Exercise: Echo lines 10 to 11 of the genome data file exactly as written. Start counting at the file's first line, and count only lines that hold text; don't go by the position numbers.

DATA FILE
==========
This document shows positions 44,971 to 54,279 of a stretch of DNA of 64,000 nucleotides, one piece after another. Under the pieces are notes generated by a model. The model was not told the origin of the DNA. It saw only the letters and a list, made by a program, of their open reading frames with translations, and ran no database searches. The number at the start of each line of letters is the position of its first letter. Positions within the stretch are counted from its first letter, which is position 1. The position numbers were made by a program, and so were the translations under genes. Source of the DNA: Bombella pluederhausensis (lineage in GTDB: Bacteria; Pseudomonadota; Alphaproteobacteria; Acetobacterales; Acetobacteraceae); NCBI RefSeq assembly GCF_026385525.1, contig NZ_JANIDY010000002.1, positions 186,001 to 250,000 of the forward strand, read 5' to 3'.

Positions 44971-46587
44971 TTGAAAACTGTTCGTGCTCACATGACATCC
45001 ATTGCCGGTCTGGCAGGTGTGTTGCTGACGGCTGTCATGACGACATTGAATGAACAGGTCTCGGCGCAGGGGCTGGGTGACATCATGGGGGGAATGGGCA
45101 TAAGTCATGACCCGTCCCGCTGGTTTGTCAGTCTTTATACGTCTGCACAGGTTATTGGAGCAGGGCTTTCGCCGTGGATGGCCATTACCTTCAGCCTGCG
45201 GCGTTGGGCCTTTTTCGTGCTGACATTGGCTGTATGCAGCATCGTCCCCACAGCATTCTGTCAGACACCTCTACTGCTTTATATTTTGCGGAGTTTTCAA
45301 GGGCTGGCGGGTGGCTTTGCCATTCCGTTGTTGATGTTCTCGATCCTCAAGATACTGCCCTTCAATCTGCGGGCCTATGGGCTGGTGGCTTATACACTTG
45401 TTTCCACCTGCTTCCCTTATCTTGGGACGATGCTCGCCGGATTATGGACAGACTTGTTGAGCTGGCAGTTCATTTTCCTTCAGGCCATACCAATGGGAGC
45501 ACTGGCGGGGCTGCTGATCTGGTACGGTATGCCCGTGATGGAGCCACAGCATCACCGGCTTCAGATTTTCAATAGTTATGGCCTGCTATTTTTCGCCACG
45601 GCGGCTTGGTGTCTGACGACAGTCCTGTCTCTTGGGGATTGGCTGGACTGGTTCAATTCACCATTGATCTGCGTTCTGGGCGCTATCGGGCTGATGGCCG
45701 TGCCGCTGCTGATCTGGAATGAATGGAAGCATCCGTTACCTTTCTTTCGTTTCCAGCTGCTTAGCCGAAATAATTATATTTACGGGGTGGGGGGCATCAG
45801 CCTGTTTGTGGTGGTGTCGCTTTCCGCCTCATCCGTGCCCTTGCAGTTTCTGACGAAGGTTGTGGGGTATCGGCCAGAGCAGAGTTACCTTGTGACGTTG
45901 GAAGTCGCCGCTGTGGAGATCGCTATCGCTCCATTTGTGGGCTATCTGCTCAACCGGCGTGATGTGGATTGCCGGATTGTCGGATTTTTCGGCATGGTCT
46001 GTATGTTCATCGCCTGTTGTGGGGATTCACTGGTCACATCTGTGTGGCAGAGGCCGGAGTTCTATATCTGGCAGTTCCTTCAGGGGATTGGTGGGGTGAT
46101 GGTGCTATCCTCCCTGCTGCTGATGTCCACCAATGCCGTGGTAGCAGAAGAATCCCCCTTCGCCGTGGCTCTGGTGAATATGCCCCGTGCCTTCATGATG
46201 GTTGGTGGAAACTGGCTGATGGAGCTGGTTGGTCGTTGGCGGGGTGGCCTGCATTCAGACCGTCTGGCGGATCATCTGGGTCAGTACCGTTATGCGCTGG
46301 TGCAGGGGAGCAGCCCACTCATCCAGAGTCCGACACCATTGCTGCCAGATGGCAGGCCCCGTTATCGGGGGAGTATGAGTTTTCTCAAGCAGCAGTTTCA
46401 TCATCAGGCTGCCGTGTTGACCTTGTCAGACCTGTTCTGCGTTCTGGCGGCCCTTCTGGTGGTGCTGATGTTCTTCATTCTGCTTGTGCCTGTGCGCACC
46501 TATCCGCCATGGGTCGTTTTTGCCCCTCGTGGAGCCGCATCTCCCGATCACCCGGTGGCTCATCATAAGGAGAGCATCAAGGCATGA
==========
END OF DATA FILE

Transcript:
45601 GCGGCTTGGTGTCTGACGACAGTCCTGTCTCTTGGGGATTGGCTGGACTGGTTCAATTCACCATTGATCTGCGTTCTGGGCGCTATCGGGCTGATGGCCG
45701 TGCCGCTGCTGATCTGGAATGAATGGAAGCATCCGTTACCTTTCTTTCGTTTCCAGCTGCTTAGCCGAAATAATTATATTTACGGGGTGGGGGGCATCAG